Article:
Danish computational humor (including the European Parliament)

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Last year in 2010 I looked a bit closer on Danish text mining. The text mining I have done so far has mostly been in English (see, e.g., Mining the posterior cingulate: Segregation between memory and pain components), so stop word lists and sentiment word lists are in English. I had done a bit text mining on fairy tale writer Hans Christian Andersen’s The Ugly Duckling with yet little interesting results.

To have a bit of fun I started looking on Danish humor. Researchers have done humor text mining for some time now, e.g., Rada Mihalcea has written a few papers. One is Characterizing Humour: An Exploration of Features in Humorous Texts. The simple approach is to assemble a data set of jokes, e.g., one-liners and contrast it with a non-humorous data set using a machine learning classifier. Mihalcea used Reuter news, proverbs and “British National Corpus” sentences.

Following the Mihalcea approach I gathered a small data set of just 497 jokes. Mihalcea collected 16,000 one-liners! To contrast the joke I found Danish sentences from the European Parliament available in NLTK as well as sentences from The Ugly Duckling. I then used the naïve Bayes classifier in NLTK in a straightforward manner on the three classes of texts.

Mihalcea reports that among funny features are human-centric vocabulary (you, I, woman, man, etc.), negation, negative orientation (failure, illegal, etc.), profesional communities (those poor lawyers) and human “weakness” (stupidity, alcohol, steal, lie).

Running the “show most informative features” of NLTK I finds that some of the important words for jokes to be: mand (man), manden (the man), hjem (home), sidder (sits), laver (makes), ældre (older), hedder (is called), hvorfor (why), hus (house), pludselig (suddenly), gave (present), bor (lives), dør (dies), hvornår (when), tog (train/took), spørger (asks), hvem (who). Further down the list I find advokat (lawyer). “man” is human-centric, but why is “home” and “sits” prevalent in jokes?

Whats on the word list depends much on what you contrast with, e.g., du (you) and gik (went) appear as important words for the fairytale. For the European Parliament contrasted with jokes words such as hr (Mr.), Europa, fru (Ms.), denne (this), støtte (support), disse (these) and også (also) are important.

Mihalcea uses one-liners while I uses general jokes. Often jokes are formed as a question that is why I find “why” and “when” as important joke words. The jokes scoring high with the joke classifier are also mostly questions, some examples:

  • Hvorfor sømmer man låget fast på en kiste? (Why do they nail the lid on a coffin?)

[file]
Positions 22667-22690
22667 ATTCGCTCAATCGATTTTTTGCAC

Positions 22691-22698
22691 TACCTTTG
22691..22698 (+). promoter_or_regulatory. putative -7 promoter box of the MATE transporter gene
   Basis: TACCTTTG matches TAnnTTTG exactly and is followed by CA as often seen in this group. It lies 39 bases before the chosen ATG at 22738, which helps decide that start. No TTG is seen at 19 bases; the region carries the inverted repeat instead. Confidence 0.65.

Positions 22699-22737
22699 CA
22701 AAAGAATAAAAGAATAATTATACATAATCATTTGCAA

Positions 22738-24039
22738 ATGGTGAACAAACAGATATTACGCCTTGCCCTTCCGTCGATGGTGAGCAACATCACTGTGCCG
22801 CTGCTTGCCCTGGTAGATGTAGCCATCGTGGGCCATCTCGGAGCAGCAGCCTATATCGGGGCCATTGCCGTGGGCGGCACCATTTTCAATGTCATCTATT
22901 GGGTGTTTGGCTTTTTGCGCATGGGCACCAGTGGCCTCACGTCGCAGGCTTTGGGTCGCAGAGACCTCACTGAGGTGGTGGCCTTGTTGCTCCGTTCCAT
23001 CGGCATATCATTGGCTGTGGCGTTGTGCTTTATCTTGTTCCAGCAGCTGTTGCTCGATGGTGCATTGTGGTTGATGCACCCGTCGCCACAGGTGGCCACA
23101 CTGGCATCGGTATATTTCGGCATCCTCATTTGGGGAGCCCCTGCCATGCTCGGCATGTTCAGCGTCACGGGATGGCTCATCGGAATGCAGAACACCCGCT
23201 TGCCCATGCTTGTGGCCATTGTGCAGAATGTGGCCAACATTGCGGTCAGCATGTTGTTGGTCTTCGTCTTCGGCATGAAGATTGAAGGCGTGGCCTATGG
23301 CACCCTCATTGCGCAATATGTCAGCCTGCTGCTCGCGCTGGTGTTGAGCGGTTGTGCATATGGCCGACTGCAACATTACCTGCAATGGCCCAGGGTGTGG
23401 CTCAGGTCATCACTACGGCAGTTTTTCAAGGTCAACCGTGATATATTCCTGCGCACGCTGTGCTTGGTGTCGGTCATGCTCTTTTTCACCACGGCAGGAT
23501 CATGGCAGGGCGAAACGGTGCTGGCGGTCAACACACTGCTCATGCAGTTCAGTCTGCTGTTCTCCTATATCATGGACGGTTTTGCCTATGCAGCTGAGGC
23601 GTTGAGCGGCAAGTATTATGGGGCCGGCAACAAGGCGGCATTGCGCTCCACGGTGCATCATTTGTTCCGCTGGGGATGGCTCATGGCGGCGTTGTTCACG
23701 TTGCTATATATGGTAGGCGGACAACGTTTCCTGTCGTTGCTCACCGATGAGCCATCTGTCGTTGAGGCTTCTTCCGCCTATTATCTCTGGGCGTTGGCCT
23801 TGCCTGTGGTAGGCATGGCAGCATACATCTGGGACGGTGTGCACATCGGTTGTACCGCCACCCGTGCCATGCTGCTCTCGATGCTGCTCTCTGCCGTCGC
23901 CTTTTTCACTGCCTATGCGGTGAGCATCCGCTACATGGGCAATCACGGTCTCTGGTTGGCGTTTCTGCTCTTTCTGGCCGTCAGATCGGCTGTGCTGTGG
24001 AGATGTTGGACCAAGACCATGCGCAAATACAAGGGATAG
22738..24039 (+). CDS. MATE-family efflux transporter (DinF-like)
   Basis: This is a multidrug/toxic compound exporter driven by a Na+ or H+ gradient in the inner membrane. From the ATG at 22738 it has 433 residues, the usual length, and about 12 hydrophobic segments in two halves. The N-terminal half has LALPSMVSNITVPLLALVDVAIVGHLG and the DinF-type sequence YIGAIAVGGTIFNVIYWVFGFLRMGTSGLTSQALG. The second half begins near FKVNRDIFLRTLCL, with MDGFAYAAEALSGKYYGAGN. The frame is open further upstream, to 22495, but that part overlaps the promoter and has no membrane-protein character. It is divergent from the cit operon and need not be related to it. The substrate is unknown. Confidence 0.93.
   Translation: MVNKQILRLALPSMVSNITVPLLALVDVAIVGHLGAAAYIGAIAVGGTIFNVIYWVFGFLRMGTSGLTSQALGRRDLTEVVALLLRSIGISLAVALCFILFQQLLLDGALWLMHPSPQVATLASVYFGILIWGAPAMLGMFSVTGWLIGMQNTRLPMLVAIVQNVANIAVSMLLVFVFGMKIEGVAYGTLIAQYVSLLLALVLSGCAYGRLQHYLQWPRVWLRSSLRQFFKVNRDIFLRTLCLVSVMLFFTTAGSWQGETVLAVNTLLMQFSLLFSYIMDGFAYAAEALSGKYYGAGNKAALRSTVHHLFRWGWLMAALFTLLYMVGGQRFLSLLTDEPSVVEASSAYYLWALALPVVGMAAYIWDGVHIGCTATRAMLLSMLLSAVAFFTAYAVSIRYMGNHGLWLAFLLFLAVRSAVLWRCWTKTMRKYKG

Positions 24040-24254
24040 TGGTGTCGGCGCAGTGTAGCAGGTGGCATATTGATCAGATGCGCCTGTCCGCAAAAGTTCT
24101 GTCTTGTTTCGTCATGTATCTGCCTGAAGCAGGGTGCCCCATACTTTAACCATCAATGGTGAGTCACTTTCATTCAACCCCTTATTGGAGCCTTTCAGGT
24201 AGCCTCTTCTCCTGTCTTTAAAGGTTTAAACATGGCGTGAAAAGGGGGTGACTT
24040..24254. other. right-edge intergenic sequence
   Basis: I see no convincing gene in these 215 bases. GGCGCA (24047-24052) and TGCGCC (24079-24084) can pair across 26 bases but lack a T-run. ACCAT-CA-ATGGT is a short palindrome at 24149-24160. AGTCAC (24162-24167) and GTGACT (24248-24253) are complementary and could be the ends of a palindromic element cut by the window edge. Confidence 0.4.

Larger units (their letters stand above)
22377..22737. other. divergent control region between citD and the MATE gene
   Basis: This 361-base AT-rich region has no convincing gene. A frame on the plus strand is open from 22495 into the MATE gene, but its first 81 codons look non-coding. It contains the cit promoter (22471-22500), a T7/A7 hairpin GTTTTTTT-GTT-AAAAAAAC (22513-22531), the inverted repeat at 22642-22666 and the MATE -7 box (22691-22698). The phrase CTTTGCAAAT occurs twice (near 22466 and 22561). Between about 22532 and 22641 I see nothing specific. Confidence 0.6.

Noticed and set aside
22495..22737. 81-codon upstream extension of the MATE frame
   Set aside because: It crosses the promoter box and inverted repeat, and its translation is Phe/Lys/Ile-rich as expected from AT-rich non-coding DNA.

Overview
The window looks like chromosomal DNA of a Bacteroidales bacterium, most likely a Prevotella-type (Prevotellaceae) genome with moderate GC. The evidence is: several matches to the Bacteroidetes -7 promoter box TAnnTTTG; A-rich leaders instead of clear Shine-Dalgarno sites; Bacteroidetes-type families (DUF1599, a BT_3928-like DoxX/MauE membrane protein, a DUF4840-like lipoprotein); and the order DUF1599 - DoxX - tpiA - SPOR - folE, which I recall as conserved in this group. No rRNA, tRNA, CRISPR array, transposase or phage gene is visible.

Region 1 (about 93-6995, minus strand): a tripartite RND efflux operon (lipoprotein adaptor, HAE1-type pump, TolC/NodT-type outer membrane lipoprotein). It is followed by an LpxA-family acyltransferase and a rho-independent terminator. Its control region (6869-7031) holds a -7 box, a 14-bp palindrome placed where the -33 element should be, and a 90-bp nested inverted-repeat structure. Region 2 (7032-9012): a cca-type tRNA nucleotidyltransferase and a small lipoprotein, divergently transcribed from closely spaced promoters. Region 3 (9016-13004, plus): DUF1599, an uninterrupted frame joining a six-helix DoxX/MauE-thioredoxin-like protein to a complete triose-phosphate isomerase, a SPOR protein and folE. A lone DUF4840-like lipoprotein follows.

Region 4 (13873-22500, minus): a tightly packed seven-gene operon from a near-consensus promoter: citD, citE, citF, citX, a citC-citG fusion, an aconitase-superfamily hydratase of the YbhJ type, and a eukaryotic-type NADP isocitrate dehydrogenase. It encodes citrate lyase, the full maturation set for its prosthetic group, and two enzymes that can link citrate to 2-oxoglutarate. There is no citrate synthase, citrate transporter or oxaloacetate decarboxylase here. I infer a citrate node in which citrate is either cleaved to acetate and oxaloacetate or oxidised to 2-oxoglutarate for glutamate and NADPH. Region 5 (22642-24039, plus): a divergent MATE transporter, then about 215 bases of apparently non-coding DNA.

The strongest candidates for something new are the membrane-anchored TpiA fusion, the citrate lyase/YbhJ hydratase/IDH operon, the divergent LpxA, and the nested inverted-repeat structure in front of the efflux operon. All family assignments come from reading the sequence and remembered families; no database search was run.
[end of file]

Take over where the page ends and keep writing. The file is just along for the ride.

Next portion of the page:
• Hvordan smider man en affaldscontainer væk? (How do you throw away a gabbage bin?)
  • Hvis man spiser pasta og antipasta – er man så stadig lige sulten? (If you eat pasta and antipasta – are you then still hungry?)

Non-question jokes examples are:

  • Godt: Hed udendørs sex. Dårligt: Du bliver anholdt. Værre: Af din mand. (Good: Hot outdoor sex. Bad: You get arrested. Worse: By your husbond)
  • Og så var der fragtskibet, der var lastet med yoyoer. Det sank 50 gange. (And then there was the story about the ship that carried yo-yos. It sank 50 times)

Both of these follow a joke scheme: “Good, bad, worse” or “And then there was the story about”.

Among jokes classified as not a joke is the following verbose account:

“Selv om man kun måtte køre 50 km/t gennem den lille by, kørte de fleste stærkere. Man satte skilte op med tekster som ‘legende børn’, ‘vis hensyn’, og ‘skole’, men intet hjalp. Lige indtil man satte et skilt op hvor der stod: ‘nudistlejr'”

translated to:

“Even though you were only allowed to drive 50 km/h through the small town, most drivers drove faster. They put up signs with the texts ‘playing childing’, ‘show consideration’ and ‘school’, but nothing helped. Only until they put a sign saying ‘nudist camp’.”

It is funny to look on the sentences from the European Parliament corpus that gets (erroneously) a relatively high probability for being a joke. Here are some daring jokes from the European Parliament picked from the top 40:

  • Den var meget lille (It was very small)
  • De 15 er åbenbart ikke nok (The 15 were apparently not enough)
  • Fagforeningerne kommer, industrien kommer (The union comes. The industry comes)
  • Det er der heller ingen, der kan forstå (That is something noone can understand)

Can Swedes be funny?

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Swedes

Danish folklore has it that Swedes are not funny. However, I find that this is not so. Examining Wikipedia I find that the Swedish satire category lists 9 Wikipedia articles. This should be compared to the Danish category on satire that lists 54 Wikipedia articles. So the Swedes has almost 20% as much humor as Danes. I think this high rate will come as a surprise to many Danes.

I do not agree with the people arguing that the number of articles should be normalized with the total number of pages on Wikipedia. The Swedish Wikipedia has 394’810 content pages equivalent to a satire rate on almost 23 ppm (parts per mil), while the Danish Wikipedia has 148’443 pages bringing the satire rate to 364 ppm. With these numbers Swedes has only 6% as much humor as Danes. I dont think that number is fair to the Swedes.